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Scoot: R.I.P. Dr. John – the mystique of New Orleans personified

Scoot
June 10, 2019 - 7:21 am

There is a mystique about New Orleans that was born in the city’s early relationship with voodoo from those who came from Africa and the Caribbean.  Dr. John epitomized that New Orleans mystique like no other artist.

Early on June 6, 2019, Malcolm John Rebennack, known to the world as Dr. John, died at the age of 77.  The reaction to the passing of this musical legend reminded us that the spirit of Dr. John will live on.

Dr. John was inducted into the Rock And Roll Hall of Fame in 2011 and it was appropriate that singer, songwriter and pianist John Legend announced the induction.

Dr. John won six Grammy Awards and had a few songs that hit the Billboard chart:  “Right Place, Wrong Time” peaked at #9 on the Billboard chart in the summer of 1973.  In the fall of that same year, “Such A Night” rose to #42.  “Iko Iko” and “(everybody Wanna Get Rich) Rite Away” hit the Top 100, but the impact of Dr. John’s unique musical talent was not measured by charted hits.  Dr. John had a voice and style that were unique and reflective of the mysterious ambience of New Orleans.  The good Dr. worked with top artists including, The Rolling Stones, Carly Simon, James Taylor, Gregg Allman and his music added to the authenticity of the HBO series, Treme’, one of the earliest neighborhoods in New Orleans.  Dr. John appeared on “Saturday Night Live” in 1977.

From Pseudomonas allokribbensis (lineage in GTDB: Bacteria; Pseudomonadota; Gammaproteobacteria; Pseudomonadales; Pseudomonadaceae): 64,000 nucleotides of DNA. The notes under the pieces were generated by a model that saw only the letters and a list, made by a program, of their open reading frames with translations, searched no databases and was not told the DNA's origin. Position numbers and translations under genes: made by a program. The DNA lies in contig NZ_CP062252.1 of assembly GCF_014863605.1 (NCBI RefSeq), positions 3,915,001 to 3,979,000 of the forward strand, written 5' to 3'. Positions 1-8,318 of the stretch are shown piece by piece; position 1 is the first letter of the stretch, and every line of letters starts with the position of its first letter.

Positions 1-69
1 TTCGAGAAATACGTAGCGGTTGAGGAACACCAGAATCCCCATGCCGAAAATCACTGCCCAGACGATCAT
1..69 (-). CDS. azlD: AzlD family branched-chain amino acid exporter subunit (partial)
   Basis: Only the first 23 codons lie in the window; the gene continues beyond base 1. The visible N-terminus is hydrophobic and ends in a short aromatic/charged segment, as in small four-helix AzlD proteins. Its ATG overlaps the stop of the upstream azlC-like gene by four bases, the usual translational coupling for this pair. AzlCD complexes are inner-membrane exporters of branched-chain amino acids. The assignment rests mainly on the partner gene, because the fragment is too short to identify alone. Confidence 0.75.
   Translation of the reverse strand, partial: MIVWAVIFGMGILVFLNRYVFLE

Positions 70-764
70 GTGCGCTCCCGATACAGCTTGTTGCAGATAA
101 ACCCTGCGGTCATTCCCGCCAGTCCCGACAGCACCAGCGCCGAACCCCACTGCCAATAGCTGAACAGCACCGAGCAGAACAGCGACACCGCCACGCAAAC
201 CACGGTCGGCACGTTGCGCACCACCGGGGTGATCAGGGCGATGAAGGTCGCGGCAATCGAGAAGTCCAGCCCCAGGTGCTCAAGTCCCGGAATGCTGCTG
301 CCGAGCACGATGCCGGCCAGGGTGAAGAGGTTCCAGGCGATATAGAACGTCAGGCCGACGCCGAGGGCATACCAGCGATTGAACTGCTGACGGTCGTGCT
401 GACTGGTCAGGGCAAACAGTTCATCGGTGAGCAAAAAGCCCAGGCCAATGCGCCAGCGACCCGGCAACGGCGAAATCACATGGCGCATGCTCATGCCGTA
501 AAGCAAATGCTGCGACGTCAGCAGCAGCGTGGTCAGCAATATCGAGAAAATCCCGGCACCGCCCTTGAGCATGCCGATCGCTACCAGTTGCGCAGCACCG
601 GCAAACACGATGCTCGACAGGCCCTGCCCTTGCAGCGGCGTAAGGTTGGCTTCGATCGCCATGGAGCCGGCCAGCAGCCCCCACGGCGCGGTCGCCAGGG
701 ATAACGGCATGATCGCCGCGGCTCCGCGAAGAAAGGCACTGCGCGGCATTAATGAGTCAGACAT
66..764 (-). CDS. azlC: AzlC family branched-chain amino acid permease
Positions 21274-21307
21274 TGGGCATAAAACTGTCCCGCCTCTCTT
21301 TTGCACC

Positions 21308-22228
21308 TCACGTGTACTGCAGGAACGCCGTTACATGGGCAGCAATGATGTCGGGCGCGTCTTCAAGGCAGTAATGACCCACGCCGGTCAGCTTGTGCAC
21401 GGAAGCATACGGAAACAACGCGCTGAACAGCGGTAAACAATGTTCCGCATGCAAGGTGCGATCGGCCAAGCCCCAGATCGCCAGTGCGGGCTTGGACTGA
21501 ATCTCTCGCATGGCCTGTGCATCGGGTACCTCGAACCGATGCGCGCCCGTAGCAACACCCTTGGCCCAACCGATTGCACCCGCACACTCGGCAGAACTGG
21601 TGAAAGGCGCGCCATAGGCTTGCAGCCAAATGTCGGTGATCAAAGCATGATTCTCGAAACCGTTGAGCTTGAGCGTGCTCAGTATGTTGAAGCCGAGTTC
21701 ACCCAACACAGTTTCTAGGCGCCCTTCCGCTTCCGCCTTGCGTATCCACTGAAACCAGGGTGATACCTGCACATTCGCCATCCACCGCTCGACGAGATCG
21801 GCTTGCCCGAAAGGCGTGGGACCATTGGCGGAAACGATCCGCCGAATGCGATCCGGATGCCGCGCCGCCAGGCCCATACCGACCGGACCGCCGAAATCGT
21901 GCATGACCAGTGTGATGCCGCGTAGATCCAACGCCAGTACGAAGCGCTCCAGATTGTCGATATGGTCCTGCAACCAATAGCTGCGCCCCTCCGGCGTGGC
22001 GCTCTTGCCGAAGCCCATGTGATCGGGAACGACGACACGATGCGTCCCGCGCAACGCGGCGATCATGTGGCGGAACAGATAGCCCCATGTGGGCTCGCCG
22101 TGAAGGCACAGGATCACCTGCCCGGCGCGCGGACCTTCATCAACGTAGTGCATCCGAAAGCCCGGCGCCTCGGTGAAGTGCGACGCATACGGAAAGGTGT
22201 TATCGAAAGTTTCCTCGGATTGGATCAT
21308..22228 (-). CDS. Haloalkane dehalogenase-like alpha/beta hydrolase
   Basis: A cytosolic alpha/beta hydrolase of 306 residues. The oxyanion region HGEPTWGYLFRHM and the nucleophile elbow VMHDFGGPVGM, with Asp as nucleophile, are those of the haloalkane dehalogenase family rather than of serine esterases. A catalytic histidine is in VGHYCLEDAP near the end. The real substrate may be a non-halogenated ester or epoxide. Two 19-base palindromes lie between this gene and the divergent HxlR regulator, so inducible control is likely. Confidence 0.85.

Here are a few of the countless tributes that hit social media after the death of Dr. John was announced:

 

 

 

 

 

Dr. John was a singer, songwriter and composer and the character of Dr. John was inspired by medicine shows, Mardi Gras pageantry and voodoo rituals.  And true to his voodoo roots, the Dr. often wore animal parts around his neck.  He met Professor Longhair at the age of 13 and was infatuated with his style, which also influenced Dr. John. 

My brief conversations with Dr. John over the years left me with the impression that he was a quiet, yet confident soul.  His soft-spoken style contradicted his visual flamboyance and that added to his innate mystery.

As a native of New Orleans, who had experienced Dr. John on stage many times, the news the he passed away left me with a feeling of emptiness and disbelief that Dr. John was gone.

With all of the great and colorful performers who rose from the New Orleans culture, Dr. John stands out as an authentic reflection of all that is unique and mysterious about New Orleans.

As much as Dr. John will be missed – take comfort in the reality that his legend lives on.

R.I.P.  Dr. John!

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